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How Bookshop Santa Cruz Became a Symbol of Survival

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 | October 11, 2019

BY WALLACE BAINE

Source: GoodTimes 📸 Credit C.E. MEYER, U.S. GEOLOGICAL SURVE

One of the most devastating earthquakes in Northern California history struck on October 17, 1989, just minutes before the first pitch of the first World Series game to be played in San Francisco since 1962. When the quake hit, the shops and sidewalks of downtown Santa Cruz were not as populated as you might otherwise expect on a warm, jasmine-scented fall afternoon. 

Three people died in collapsing buildings in downtown Santa Cruz that day, far fewer than could have been expected to perish under normal circumstances. Instead, many who might have been hanging around downtown on a normal day made the trip to Candlestick Park to see the game or were already home when the quake hit, mixing up their margaritas and making their guacamole while waiting for the first pitch.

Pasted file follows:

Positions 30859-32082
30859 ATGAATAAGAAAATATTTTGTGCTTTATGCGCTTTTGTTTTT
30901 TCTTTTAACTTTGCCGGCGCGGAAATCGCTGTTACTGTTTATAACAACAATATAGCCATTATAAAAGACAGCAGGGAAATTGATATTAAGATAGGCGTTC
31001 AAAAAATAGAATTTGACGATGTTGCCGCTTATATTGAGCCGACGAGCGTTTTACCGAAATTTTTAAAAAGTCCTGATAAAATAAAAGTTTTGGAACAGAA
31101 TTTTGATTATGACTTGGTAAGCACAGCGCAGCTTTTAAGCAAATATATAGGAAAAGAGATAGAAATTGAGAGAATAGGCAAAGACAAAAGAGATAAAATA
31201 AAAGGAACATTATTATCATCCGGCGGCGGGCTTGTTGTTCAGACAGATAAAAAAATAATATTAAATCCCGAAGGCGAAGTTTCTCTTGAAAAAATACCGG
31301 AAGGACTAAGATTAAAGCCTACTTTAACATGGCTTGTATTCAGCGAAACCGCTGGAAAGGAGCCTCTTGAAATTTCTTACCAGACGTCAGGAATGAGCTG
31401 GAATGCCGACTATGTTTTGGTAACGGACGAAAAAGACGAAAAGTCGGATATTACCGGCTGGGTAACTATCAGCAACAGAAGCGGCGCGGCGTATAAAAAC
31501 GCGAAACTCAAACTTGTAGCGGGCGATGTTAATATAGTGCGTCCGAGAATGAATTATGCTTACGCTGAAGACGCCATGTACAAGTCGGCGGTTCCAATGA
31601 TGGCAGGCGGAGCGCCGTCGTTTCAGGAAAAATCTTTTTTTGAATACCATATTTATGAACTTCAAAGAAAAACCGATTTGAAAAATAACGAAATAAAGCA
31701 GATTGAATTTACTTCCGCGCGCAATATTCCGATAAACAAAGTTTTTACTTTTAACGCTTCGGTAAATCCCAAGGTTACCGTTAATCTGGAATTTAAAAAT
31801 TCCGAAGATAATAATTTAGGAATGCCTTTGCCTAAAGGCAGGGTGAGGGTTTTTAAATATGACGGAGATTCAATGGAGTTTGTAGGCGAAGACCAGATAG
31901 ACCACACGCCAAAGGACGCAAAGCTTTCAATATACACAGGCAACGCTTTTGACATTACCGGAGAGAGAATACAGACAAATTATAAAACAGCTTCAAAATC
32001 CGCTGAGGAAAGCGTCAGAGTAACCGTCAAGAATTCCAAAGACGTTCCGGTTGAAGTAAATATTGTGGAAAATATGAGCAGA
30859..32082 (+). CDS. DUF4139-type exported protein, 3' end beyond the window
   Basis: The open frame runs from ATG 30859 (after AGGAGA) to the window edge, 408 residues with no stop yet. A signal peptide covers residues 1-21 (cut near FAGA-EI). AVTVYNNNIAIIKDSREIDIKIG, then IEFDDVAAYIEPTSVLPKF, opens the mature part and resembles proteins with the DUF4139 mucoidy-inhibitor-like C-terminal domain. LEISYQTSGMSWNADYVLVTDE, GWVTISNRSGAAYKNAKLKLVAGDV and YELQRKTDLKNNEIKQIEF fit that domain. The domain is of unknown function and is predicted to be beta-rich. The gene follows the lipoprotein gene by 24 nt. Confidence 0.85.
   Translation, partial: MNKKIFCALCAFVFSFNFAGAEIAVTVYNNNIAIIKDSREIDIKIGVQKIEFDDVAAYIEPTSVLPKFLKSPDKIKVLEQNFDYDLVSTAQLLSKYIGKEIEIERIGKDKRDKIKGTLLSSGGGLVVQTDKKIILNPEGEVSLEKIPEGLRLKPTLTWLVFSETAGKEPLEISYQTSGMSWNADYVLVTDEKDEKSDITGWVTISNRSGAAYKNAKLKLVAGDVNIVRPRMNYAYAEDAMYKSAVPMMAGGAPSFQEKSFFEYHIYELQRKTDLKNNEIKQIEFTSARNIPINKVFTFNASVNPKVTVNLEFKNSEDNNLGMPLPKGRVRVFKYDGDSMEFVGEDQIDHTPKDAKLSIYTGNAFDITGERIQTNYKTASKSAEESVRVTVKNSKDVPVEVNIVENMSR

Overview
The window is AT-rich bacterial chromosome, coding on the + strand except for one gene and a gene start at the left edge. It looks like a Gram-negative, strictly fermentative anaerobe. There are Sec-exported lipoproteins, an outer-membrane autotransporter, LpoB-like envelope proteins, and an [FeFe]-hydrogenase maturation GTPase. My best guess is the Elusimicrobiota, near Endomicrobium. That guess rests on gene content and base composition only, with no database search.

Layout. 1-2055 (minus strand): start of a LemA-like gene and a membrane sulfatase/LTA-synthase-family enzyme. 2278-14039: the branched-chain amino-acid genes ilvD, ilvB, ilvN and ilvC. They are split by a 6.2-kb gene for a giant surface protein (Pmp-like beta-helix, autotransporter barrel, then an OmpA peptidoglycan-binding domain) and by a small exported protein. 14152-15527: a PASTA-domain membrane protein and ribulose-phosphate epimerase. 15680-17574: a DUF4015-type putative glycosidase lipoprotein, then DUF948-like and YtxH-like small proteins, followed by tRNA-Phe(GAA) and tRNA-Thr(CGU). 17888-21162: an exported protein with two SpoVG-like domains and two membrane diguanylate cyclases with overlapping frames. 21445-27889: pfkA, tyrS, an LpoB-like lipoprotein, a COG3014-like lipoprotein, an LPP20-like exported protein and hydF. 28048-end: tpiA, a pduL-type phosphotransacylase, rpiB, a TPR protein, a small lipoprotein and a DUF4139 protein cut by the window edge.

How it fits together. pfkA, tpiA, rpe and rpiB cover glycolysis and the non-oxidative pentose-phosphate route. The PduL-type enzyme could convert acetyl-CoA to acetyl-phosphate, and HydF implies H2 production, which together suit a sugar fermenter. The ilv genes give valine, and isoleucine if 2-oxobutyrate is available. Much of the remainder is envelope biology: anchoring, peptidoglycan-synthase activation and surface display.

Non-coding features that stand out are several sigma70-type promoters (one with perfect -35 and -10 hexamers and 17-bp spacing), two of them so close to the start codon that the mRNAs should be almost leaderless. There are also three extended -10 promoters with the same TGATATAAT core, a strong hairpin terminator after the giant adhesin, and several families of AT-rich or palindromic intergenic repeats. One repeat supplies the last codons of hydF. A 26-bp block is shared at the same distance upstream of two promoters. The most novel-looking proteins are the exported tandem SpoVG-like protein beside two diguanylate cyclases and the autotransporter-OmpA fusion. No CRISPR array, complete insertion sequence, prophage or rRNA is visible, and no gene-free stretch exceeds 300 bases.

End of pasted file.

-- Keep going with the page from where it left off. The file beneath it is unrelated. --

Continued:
Downtown Santa Cruz was about 12 miles from the quake’s epicenter, and it was walloped as badly as any city in Northern California. More than three dozen commercial buildings were leveled by or later demolished because of the quake, including the iconic old Cooper House, the symbol of Santa Cruz. Among the crippled properties was the Bookshop building. The Loma Prieta earthquake should have destroyed Bookshop Santa Cruz, as it did many other businesses. In a physical sense, that’s exactly what happened.

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